Sunday, March 11, 2007

Pimsleur Irish Language Learning CDs

Since I checked these out ten months after I had first done so from the library today, in preparation to upload them to my iPod for dull but necessary practice drills in hearing and getting my mouth rather than my passive gaze around the mumbles and garbles of Irish as she is spoke---here's a review attached to an earlier Amazon review in turn, as Pimsleur keeps putting out the same basic product but now as of last month in its third different packaging...

This is a review of the version with a gold and green trimmed cover in larger plastic tape case, and 5 CDs; it also exists in a 4 CD version in a white paper box with a Celtic Cross. The third and newest version here, just out in Feb. 2007, is apparently significantly more money and has Simon & Schuster's name added to the crimson cover. I cannot confirm that the contents are the same, but my suspicion is that they are across all three versions (the other two are cheaper than this newest issuing!). The 4 CD paper box is the same core as the 5 CD plastic one-- the only difference is an admittedly useful fifth CD that explains the Pimsleur method and how to get the best use out of the system; this fifth CD may have been added after users complained that the 4-CD version gave no printed material (that's the whole point of Pimsleur on the other hand!) and no context. I found the extra 5th CD helpful in learning how the Pimsleur system was invented and applied to the audio lessons. I might add that despite their shortcomings, you can upload Pimsleur CDs to a computer or MP3 or iPod player and have instantly portable Irish practice.

What follows is my Amazon review [May 2006] of the plastic box 5CD set...

The pros and cons of these tapes have been sufficiently enumerated by the reviewers who've posted here (that is, at the earlier version for these tapes, i.e, the 4CD box!) . What I want to add is that the "First Course" version (a green cover, no Celtic Cross, more rectangular, whereas the Quick & Simple version is in a square white box) has not 4 CDs but 5. This 5th, called a User's Manual, explains how Dr. Paul Pimsleur developed his method of language learning and then introduces the rationale and set-up that the lessons will follow. Why mention this? On the 4CD newer version, it seems that no orientation is given. I happened to find the "Short Course" version, and having heard the 5th disc first, it greatly eased my expectations when I cued up the first lesson. Naturally, when you're beginning to study a language where for an English learner, Irish orthography differs so much from the spoken sounds, further jitters caused by not knowing why the Pimsleur method eschews texts only worsen one's readiness to learn Irish by imitation and example, as done here.

I leave the Munster dialect debate aside; I think that having speakers in all three major regional dialects would have been preferable, to condition one's ear to how Irish is spoken in the media. Now that you can get RnG feeds at your computer, hearing "real" Irish in its native setting is possible anywhere. The use of these tapes, I suppose, is to make you wrap your tongue and clear your throat around strenuous attempts to keep trying to speak out loud a bit of Irish. Granted, by the end of 8 hours you'll be able to hold a rudimentary conversation, but if you know that the course only aims at this limited ability, perhaps you'll better be able to judge if it's the kind of learning aid that works for you. These tapes are in many public libraries too, by the way. For eight hours of drill, they're cheaper than any tutor and for learners like me who get too nervous to speak well when put on the spot in live settings, these tapes offer a more encouraging environment to learn in.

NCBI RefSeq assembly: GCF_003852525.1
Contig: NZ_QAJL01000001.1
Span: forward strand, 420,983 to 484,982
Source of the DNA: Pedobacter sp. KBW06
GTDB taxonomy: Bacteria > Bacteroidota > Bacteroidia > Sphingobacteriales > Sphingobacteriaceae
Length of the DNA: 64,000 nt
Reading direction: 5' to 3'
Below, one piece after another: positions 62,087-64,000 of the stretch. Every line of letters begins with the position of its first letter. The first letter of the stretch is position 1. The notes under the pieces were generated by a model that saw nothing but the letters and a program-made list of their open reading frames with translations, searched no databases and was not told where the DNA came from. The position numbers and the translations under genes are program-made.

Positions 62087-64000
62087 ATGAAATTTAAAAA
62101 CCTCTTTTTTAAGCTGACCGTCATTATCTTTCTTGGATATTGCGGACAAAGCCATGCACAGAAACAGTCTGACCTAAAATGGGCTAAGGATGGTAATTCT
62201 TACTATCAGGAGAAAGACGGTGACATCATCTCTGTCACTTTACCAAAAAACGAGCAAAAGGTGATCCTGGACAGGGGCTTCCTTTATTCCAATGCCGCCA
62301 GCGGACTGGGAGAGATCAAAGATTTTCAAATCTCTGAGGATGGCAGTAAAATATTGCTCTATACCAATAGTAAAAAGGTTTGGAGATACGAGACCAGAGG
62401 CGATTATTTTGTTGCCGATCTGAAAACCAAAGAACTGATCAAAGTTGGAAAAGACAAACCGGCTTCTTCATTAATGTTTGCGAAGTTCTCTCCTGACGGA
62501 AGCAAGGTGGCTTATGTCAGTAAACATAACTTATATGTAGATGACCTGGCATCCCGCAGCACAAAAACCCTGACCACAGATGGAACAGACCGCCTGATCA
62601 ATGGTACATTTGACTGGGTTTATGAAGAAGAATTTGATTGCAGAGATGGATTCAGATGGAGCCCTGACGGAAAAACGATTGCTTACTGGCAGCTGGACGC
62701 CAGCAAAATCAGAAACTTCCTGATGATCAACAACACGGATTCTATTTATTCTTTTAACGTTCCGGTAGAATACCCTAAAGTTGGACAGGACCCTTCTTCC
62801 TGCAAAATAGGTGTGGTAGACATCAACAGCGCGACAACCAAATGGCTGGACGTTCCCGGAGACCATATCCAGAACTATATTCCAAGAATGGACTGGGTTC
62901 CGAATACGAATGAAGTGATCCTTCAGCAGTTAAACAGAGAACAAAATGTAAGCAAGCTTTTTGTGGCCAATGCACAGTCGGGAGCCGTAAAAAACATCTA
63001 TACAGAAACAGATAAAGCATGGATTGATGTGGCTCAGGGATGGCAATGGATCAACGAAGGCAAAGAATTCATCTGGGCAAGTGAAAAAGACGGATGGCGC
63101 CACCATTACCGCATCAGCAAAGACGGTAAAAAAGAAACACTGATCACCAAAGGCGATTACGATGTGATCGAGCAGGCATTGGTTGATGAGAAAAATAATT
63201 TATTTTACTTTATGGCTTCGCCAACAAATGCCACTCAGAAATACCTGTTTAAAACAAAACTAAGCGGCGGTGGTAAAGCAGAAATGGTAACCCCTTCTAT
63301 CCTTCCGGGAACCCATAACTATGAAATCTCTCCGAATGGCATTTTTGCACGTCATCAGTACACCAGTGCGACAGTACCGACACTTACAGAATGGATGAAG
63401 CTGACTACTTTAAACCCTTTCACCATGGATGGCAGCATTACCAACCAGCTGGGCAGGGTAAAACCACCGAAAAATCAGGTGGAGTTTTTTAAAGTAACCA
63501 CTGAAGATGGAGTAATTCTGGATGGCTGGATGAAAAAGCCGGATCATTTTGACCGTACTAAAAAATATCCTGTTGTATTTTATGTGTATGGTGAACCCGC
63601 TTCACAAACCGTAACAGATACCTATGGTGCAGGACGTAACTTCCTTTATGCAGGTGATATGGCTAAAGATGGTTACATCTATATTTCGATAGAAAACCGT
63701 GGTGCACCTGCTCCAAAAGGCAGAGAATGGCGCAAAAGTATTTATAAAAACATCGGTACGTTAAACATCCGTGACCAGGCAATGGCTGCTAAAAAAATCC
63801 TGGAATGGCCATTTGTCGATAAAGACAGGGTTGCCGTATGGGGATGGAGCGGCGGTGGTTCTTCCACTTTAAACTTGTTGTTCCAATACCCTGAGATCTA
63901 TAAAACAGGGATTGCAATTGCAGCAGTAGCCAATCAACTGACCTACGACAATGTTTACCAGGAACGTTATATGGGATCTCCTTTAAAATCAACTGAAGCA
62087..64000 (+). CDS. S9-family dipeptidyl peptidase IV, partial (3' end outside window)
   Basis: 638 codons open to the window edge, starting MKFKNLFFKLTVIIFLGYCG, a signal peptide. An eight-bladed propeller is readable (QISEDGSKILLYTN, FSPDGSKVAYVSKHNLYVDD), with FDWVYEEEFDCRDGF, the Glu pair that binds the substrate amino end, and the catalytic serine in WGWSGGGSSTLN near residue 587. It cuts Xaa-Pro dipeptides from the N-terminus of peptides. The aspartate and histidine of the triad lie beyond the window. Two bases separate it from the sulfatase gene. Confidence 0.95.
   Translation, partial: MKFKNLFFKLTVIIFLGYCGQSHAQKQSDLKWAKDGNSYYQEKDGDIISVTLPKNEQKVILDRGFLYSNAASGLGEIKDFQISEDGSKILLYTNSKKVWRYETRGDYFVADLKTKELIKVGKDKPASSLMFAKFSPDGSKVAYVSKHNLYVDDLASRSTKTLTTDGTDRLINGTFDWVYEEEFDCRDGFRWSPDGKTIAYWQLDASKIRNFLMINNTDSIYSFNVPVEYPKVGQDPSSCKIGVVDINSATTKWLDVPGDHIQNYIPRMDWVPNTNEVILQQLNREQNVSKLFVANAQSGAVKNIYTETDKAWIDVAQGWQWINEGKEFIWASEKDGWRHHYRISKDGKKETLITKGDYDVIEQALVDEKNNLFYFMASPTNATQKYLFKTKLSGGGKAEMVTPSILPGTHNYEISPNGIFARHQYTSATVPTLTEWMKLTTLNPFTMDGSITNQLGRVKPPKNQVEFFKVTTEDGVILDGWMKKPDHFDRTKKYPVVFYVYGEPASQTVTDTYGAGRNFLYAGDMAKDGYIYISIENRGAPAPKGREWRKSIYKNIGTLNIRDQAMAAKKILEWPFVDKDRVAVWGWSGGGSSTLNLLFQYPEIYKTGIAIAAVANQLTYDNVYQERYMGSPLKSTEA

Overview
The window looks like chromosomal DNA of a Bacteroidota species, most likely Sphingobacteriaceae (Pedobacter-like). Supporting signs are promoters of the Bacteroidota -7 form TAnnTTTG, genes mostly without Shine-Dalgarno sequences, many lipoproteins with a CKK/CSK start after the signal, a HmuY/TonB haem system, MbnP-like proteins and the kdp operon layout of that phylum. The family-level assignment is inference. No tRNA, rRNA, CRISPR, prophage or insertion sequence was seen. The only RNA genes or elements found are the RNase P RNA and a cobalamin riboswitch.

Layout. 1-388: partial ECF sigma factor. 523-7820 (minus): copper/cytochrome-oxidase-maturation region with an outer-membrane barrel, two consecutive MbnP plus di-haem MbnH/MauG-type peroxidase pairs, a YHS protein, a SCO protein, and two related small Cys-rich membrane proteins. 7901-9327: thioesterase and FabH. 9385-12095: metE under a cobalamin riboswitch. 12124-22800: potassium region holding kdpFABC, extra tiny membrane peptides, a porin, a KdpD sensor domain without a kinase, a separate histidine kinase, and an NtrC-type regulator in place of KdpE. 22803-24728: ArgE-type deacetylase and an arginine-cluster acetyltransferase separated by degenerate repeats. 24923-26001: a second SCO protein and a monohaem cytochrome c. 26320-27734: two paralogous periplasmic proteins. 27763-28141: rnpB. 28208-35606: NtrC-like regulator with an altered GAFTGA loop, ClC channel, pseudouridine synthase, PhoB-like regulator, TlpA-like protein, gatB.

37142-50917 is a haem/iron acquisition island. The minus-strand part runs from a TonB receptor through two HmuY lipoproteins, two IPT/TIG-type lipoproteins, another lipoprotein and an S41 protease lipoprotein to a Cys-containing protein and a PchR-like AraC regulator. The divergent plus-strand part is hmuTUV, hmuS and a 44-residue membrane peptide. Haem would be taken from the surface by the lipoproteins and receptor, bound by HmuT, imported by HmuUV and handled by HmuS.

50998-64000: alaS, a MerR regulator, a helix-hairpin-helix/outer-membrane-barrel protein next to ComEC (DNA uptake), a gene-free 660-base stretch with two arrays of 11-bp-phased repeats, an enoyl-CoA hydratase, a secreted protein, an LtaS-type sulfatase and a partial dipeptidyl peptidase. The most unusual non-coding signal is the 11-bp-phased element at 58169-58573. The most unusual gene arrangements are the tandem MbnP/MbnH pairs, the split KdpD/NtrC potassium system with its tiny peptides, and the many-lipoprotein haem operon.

I agree with many users: not having the text in front of me was far more a disadvantage than a help, since I learn best by "seeing" in my mind's eye the spelling of the words that I am speaking. Not being able to do this with Pimsleur does put stress on the learner, but if used in conjunction with other tapes and books, it does force you to try to enunciate, however imperfectly, some approximation of spoken Irish. I kept figuring out after being found wrong by the "answer" on the tape that only belatedly could I match the phrase said to the my delayed realization of how the phrase would be written. You have to repeat lessons, therefore, to get the value out of these tapes. That User's Guide 5th disc tells you that competency is when you're getting around 80% of the answers right, and I know that nearly no honest learner just starting out is likely to score this all the way through eight hours--especially given the dialectal distinctions between the two voices heard and articulation hurdles you must jump.

True, however drastically the words as written differ from those spoken in Irish, not having a sense of how "ca bhfuil" is said vs. spelled will not help any learner wishing to set a solid foundation in Irish. Thus, I would take on these tapes only after having a basic foundation in at least having read in book form the phrases generally employed at this level of conversation. Their one advantage: any tapes goading you to say something out loud make you less of a passive learner overconfident that simply looking at dialogues in a primer will push you to fluency.

I do wish that the makers would make a series by Pimsleur with advanced levels of Irish for conversation; this type of speaking practice beyond the few phrases taught here is a sorely needed product that outside Ireland itself is still often far from readily available on CD for higher-level but still beginning learners.

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